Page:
At this time we only support xen paravirtualization(PV) though, which almost, but not quite, all major distributions have. Notably we can't run 64-bit freebsd right now because they only have HVM support. I'd like to change that but it needs more testing first. Here is a partial list of distributions supporting xen: http://wiki.xen.org/wiki/DomU_Support_for_Xen Really any linux distribution with a modern kernel can be made to support it though as support has been in mainline for a long time now.
As is industry standard, I'm upgrading existing customers (e.g. they stay on the same price plan, but they get more resources) before I offer those new price plans to the general public. I have maybe... 1/3rd of my customers upgraded to the plan I promised several years back (that has more disk and less ram than the plan I am upgrading to now.)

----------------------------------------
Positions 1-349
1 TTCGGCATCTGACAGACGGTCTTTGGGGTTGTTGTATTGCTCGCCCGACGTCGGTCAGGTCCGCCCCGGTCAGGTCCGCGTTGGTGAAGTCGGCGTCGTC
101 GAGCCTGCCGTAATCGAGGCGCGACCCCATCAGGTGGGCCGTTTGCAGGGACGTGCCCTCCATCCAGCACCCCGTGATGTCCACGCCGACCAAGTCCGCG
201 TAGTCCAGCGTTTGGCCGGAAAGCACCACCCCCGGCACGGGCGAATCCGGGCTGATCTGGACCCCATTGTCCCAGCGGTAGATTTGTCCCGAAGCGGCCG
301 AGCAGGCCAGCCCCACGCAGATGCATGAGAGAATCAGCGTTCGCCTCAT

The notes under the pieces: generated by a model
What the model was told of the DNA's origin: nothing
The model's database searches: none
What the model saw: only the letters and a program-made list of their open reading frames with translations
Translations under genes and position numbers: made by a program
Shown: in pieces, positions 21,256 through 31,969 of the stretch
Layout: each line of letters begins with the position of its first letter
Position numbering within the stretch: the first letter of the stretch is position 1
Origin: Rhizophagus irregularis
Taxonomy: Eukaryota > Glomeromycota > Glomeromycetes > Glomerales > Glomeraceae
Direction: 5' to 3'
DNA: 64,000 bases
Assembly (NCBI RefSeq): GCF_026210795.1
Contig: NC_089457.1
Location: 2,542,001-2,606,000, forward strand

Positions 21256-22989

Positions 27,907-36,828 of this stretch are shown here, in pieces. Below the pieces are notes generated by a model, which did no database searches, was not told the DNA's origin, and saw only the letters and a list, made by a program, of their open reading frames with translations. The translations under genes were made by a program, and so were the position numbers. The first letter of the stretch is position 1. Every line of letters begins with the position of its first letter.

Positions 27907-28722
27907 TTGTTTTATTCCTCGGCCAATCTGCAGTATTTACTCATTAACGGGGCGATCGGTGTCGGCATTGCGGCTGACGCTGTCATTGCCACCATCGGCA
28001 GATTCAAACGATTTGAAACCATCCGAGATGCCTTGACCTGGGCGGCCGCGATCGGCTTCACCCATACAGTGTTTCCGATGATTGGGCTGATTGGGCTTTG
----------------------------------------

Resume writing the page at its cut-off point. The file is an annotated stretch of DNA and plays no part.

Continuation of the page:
A big part of the problem is that I made a huge business mistake a year ago that cost me most of the money I would have used for upgrades. But, I've got a few options on the table, one of which is just consulting for a while;
if I go with used hardware, I'm within $50K of having enough hardware to upgrade everyone to "competitive, but not great" pricing. - that's maybe 3 months of full-time contracting work. Completely reasonable. Of course, used hardware is a lot like 'technical debt' - pay me now or pay me later, but it might make sense, just to get the monkey off my back. (That, and dealing with hardware problems is part of my core skillset; I can probably eek more reliability out of used garbage than most companies can.)
I'm talking 2-3x that for new hardware, which is a lot less realistic without some sort of loan or lease, something I should look into, but eh. I am thinking that used hardware until I'm competitive, then start buying new hardware once I start getting new customers on board might be the best way to go. The company is vastly easier to run when it's slowly growing rather than slowly shrinking.
1. their original "inject kernel into OS and boot from it that way" architecture was designed that way on purpose, so that users could downgrade kernels out-of-band as a way to rescue a bad upgrade;